photo by Dave Sizer
To a lot of Republicans, myself included, one of the nicest things you can say about someone is that he is “a stand-up guy.”
By this we mean somebody who takes his medicine along with his bows, doing what he knows is right even when it is not comfortable. Presumably it is a trait we would want to see in our party’s presidential nominee (regardless of the “guy’s” gender). So is the current GOP front-runner, Donald Trump, a stand-up guy?
Not the Donald Trump I knew.
I don’t know Trump the presidential candidate, and most assuredly he does not know (or, rather, remember) me. I never met Trump the reality TV star, or Trump the birther, or Trump the golf resort proprietor (a gig he is widely considered to be quite good at), or Trump the tabloid fixture as he went through a messy divorce in order to get together with his then-future-ex-wife Marla Maples.
I did know - or at least I met - Trump the football team owner.
In the mid-1980s, the United States Football League attempted to compete for American football fans by playing a spring and summer schedule, when the NFL was in its off season. David Dixon, a businessman from New Orleans, conceived of the league and based its initial business model on securing TV rights and controlling spending. This original plan was quite plausible, based on an attempt to extend America’s fast-growing infatuation with pro football through the summer baseball season.
Donald Trump was the original owner of the New Jersey Generals, which he bought for $5 million, but sold out before the first season in 1983 in order to focus on his real estate business. Between the first and second seasons, Trump reacquired full ownership of the Generals, and promptly hired a variety of veteran NFL players. The team then played two solid seasons, making it to the playoffs in both ’84 and ’85.
But Trump had greater ambitions for the Generals. An earlier rival, the American Football League, had been absorbed into the NFL in the early 1970s, and the value of its franchises consequently soared. Trump sought to do the same for his Generals, who as the USFL’s representative in the metro New York market - and holder of some of its highest-profile player contracts - would have been the likeliest team to survive a combination.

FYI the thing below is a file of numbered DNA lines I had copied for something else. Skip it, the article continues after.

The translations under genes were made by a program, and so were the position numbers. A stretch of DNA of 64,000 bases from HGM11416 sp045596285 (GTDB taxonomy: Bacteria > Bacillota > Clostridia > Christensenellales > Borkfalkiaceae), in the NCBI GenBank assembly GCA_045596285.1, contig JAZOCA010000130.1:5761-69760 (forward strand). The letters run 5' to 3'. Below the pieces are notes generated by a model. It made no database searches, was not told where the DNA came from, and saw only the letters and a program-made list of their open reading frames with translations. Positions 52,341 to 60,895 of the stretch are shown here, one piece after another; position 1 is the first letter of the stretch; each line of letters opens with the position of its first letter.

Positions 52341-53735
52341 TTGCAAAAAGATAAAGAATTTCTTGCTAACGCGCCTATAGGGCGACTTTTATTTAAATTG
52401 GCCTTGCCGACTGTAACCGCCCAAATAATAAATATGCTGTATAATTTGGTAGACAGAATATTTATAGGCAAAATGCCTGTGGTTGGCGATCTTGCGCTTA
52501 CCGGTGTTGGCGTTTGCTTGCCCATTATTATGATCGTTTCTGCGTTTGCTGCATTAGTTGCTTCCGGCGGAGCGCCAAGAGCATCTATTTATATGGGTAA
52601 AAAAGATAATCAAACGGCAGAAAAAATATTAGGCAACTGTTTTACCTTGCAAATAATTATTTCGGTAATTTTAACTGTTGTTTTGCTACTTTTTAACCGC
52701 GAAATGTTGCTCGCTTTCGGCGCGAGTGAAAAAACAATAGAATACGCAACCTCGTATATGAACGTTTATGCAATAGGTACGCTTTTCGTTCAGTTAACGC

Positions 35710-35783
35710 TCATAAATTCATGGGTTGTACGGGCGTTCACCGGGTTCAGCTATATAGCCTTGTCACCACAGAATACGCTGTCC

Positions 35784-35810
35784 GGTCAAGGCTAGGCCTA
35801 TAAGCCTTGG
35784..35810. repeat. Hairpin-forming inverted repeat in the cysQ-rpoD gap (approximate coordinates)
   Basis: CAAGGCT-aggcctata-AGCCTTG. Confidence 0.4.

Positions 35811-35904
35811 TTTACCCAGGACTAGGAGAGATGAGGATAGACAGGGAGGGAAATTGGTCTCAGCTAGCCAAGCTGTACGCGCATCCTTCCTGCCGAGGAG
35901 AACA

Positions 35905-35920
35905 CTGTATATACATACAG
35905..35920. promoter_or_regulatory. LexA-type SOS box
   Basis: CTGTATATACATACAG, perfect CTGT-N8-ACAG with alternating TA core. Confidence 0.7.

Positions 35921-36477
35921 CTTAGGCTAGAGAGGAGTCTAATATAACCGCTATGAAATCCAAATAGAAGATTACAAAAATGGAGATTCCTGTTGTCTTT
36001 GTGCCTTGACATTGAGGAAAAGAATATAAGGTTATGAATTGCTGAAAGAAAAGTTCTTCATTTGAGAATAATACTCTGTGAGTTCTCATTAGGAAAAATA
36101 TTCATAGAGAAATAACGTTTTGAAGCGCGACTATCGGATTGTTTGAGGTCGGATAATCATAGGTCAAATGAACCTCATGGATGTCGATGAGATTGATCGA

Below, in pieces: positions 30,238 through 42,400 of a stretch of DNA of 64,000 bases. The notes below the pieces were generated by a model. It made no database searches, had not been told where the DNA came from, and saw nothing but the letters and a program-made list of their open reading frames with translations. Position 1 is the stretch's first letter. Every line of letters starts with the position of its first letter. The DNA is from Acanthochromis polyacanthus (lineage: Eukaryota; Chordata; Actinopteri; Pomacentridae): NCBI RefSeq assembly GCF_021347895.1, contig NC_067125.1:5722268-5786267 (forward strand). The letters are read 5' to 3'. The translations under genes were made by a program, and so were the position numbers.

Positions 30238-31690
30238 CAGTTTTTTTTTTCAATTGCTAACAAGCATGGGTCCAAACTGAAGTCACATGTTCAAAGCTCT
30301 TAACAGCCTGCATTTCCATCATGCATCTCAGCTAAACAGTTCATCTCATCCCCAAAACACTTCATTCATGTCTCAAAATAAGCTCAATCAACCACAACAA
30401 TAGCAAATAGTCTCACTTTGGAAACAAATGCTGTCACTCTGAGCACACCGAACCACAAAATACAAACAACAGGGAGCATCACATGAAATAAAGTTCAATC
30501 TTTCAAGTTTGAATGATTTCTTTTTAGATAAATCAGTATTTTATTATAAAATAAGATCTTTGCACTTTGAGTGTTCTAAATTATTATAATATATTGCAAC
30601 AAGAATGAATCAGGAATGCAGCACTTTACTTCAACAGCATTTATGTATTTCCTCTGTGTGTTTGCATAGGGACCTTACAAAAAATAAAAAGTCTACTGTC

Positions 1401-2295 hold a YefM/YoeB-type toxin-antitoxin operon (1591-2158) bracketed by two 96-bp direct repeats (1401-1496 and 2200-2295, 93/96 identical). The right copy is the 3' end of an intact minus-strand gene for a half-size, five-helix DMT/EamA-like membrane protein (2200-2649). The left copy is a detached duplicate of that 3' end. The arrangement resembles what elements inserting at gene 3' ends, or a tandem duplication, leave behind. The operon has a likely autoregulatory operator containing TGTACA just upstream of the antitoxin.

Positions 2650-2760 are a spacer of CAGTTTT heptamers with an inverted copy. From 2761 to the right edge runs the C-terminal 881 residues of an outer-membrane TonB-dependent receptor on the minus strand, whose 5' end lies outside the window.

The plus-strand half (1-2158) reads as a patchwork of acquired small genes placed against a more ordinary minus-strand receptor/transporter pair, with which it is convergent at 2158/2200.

But to force a merger, the USFL first had to make itself a real competitor to the NFL, as the AFL had been. It tried to do this by shifting to a fall season, but promptly discovered that America has limited stadium capacity for pro football and that the TV networks of that era had limited interest in broadcasting what was still basically a minor league at the same time the big show was going on. So the USFL launched an antitrust suit against the NFL, accusing it of monopolizing the industry. I covered the case in Manhattan’s federal court.
Trump testified at the trial, and once that was out of the way, he made himself freely and frequently available to us reporters in the courthouse corridors. He was basically the same Trump you see on TV today, albeit with hair of more certain provenance. The USFL case was going to blow away the NFL, he promised. The case would be worth a fortune to him and his partners, but notably to him; if the Generals became an NFL team, the estimated value would have been approximately $70 million. Forbes estimates that the average franchise today is worth $2 billion.
The USFL did, in fact, win. Sort of. The jury found that the NFL indeed held a monopoly. But it rejected the USFL’s additional claims. As a result, the court awarded the upstart league a single dollar in damages, which under the damage rules of antitrust jurisprudence was tripled - to $3.
Where was Trump on that fateful day? Beats me. But he was nowhere to be found at the courthouse. He didn’t return phone calls, either. Eventually, late in the day, he issued a statement through his secretary.
There was no merger with the USFL. The league, and Trump’s Generals, never played another game. The Generals merged with the Houston Gamblers prior to the proposed 1986 season, but the league folded before any season play took place.
Most of the high-profile players in the USFL eventually made it into the NFL or, in some cases, returned there. Eight USFL alumni made it to the Pro Football Hall of Fame and three had been Heisman Trophy winners. Some other former USFL players no doubt made a living in Canada and elsewhere. I suppose a lot of them did OK. Not as OK as Trump, maybe, but OK.
I haven’t heard Trump talk about the USFL on the campaign trail. Perhaps nobody cares anymore. I suspect that if he does talk about it, he will portray it as one of his many business successes. After the fact, every business transaction involving Trump is a success. Hearing him talk about his body of work is like watching replays of old Yankee games on the YES Network: Every outing ends in a victory.
Draw what you like from this story, or draw nothing from it at all. But I figured I knew all I needed to know about Trump, the man, after his disappearance from the courthouse that day. He wasn’t a stand-up guy back then. I doubt he is today.